Working on the go

The benefit of being a writer in these modern times is that you can virtually do your job anywhere there’s a place to sit

The benefit of being a writer in these modern times is that you can virtually do your job anywhere there’s a place to sit: in a car, on a plane, at a coffee shop, in bed, at the park, or even on the beach.

The conditions, though, aren’t always ideal.

Currently I’m writing my column right on deadline at a busy Starbucks. The air conditioning is on too high, the music is louder than normal and the young women next to me are talking about how much they despise girl drama at an extremely high decibel while the guy on the other side of me talks on his phone.

I would move, except there’s nowhere else to sit and I haven’t the time to relocate to another venue with an electrical outlet. Today’s just been one of those time-sucker days we’re all familiar with.

It started off this morning with one of my dogs chasing after something and getting lost in the woods behind our house. It took me almost an hour to find him.

Next was my son who unexpectedly needed me to pick him up from a sleepover 45 minutes away. And then my daughter reminded me that I promised to take her and her friends to the indoor playground, EnergyPlex in Kelowna.

Fine, I thought, I’m totally behind the eight ball, but I’ll write my column when I get there.

But wouldn’t you know it? After I dropped them off, I opened my computer bag and my power cord was missing.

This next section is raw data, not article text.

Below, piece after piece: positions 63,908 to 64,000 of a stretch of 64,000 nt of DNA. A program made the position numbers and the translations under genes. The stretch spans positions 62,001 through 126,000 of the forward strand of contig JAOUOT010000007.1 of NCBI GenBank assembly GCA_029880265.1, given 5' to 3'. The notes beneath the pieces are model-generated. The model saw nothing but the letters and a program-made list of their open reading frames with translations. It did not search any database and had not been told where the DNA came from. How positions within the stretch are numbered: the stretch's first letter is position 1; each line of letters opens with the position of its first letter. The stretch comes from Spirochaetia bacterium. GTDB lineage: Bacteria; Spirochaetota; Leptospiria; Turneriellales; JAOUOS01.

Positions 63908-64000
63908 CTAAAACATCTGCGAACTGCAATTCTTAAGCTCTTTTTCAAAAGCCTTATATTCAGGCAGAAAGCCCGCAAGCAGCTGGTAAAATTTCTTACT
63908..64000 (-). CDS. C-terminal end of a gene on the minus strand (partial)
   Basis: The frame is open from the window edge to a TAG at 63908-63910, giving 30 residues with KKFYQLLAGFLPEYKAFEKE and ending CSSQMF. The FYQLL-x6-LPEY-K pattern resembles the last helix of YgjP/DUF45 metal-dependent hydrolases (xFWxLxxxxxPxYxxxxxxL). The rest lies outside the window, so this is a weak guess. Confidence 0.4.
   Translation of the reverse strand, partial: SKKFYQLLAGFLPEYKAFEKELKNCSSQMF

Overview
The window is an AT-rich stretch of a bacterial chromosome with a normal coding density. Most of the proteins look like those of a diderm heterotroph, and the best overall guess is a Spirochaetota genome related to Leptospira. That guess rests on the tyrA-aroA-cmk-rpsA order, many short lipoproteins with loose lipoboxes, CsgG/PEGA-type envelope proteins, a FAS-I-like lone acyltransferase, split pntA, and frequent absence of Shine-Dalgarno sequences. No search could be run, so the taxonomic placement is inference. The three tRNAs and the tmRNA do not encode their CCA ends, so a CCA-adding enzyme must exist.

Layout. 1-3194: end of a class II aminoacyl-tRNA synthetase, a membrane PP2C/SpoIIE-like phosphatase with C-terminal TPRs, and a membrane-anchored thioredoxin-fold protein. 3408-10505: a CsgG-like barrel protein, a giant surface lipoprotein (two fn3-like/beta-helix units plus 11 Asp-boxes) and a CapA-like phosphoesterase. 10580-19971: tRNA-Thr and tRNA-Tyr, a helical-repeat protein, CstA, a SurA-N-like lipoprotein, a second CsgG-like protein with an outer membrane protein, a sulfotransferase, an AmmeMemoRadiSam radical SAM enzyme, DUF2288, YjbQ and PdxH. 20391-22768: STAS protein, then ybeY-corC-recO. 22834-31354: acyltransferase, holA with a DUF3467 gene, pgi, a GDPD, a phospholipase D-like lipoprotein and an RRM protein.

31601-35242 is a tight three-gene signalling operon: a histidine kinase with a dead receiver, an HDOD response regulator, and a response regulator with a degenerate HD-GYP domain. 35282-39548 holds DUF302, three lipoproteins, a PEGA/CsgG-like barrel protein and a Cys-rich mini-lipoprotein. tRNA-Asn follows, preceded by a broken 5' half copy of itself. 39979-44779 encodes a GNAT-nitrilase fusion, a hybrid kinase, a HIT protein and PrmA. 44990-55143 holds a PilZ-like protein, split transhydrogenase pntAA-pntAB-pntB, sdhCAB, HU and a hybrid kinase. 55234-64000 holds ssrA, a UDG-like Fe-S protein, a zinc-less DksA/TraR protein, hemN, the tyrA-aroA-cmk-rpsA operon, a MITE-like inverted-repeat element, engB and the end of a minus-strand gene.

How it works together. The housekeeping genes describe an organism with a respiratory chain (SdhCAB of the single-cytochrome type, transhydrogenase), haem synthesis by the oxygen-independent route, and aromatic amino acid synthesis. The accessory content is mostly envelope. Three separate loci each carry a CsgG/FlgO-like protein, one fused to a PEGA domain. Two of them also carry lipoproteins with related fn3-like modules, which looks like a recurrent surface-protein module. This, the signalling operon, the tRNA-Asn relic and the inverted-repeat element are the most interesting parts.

Since my laptop was at less than 10% power I had three choices. I could go to the store and buy a new one for $100, I could spend at least an hour driving home and back to retrieve one of the three cords I already own, or I could try and borrow one.

Since the Apple store was close I stopped in there and asked if they’d rent or loan me one for a couple hours. No such luck.

I then went to my husband’s work but couldn’t find one compatible with my MacBook. I tried calling a few friends in the area and luckily Dave, the editor of the Westside Weekly newspaper at the Kelowna Daily Courier said the company had one I could use. Phew.

Now that I have my laptop plugged in and I can finally write, I’m not about to leave this loud, chilly place until I’m finished my column. I might have to stuff my ears with Kleenex to muffle the noisy gabfest that’s progressed to boyfriends and gall bladder removals so I can concentrate on what I’m typing, but that’s fine. I still feel lucky that I can do my job from almost anywhere.

Sure, I’d rather be sitting on a quiet area of the beach with my iPad like I’d planned – that amazing little tablet will hold it’s power all day – but along with the cord for my laptop, I forgot it at home.

Despite the minor delays, I realize how fortunate I am to have access to today’s technological tools that make my job so much easier.

Back when I was in school I’d have to write an essay out in long hand multiple times and then type it up on my grandmother’s typewriter with a bottle of liquid paper nearby. If I needed to do research I’d have to consult the encyclopaedias at the library, and my paperwork had to be physically handed in to the teachers.

Nowadays I can type my column on my laptop or iPad, easily edit as I go, quickly look stuff up on the Internet if needed, and then email my column to the newspaper editors that run it.

And, gloriously, I can do all that from wherever I am. Next time I’m doing it from the beach.

Lori Welbourne is a syndicated columnist. She can be contacted at